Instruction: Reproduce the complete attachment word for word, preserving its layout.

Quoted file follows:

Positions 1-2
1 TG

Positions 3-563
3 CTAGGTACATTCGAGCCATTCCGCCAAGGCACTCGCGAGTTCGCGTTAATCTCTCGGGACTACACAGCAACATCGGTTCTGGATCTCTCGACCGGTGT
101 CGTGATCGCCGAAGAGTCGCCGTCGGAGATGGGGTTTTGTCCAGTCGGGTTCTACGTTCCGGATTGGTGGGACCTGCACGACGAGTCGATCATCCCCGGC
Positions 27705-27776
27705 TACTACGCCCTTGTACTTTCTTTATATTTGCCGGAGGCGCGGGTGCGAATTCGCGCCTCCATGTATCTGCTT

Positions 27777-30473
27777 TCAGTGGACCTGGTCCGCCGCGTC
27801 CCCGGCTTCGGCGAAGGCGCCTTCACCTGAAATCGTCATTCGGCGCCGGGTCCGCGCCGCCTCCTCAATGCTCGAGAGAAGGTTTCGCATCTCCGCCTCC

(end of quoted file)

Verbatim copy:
Positions 1-2
1 TG

Positions 3-563
3 CTAGGTACATTCGAGCCATTCCGCCAAGGCACTCGCGAGTTCGCGTTAATCTCTCGGGACTACACAGCAACATCGGTTCTGGATCTCTCGACCGGTGT
101 CGTGATCGCCGAAGAGTCGCCGTCGGAGATGGGGTTTTGTCCAGTCGGGTTCTACGTTCCGGATTGGTGGGACCTGCACGACGAGTCGATCATCCCCGGC
Positions 27705-27776
27705 TACTACGCCCTTGTACTTTCTTTATATTTGCCGGAGGCGCGGGTGCGAATTCGCGCCTCCATGTATCTGCTT

Positions 27777-30473
27777 TCAGTGGACCTGGTCCGCCGCGTC
27801 CCCGGCTTCGGCGAAGGCGCCTTCACCTGAAATCGTCATTCGGCGCCGGGTCCGCGCCGCCTCCTCAATGCTCGAGAGAAGGTTTCGCATCTCCGCCTCC